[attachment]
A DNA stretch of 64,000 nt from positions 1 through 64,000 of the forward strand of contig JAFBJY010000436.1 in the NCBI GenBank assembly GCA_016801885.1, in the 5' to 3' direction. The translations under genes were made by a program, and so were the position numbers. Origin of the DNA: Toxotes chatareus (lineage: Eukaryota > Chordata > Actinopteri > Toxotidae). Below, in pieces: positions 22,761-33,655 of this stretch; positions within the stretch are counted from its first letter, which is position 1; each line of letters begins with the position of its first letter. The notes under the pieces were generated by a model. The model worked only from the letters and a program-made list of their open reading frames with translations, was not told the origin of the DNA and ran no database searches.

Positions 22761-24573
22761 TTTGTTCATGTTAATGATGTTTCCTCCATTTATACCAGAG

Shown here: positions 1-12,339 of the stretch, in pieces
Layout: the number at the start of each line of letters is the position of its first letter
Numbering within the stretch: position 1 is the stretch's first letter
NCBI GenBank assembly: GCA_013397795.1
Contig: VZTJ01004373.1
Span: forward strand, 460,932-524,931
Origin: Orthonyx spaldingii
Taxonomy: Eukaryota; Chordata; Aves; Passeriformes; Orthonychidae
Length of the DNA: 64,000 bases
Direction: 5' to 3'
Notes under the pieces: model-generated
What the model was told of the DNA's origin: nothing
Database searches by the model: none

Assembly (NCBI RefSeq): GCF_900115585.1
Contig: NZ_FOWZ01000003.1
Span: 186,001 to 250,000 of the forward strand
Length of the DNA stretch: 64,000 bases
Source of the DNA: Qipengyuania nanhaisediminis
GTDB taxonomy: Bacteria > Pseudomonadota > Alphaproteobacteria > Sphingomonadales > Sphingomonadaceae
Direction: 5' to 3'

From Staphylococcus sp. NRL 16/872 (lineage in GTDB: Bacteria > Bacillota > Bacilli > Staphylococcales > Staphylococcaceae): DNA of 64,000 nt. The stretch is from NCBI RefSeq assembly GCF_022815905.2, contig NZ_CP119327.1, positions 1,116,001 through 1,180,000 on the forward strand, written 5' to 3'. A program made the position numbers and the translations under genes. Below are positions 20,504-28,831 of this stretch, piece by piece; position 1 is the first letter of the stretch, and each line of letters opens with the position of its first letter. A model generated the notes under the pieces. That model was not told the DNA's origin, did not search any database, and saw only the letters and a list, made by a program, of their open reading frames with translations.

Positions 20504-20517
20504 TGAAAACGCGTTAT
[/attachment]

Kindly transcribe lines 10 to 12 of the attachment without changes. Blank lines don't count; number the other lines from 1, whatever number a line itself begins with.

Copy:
Origin: Orthonyx spaldingii
Taxonomy: Eukaryota; Chordata; Aves; Passeriformes; Orthonychidae
Length of the DNA: 64,000 bases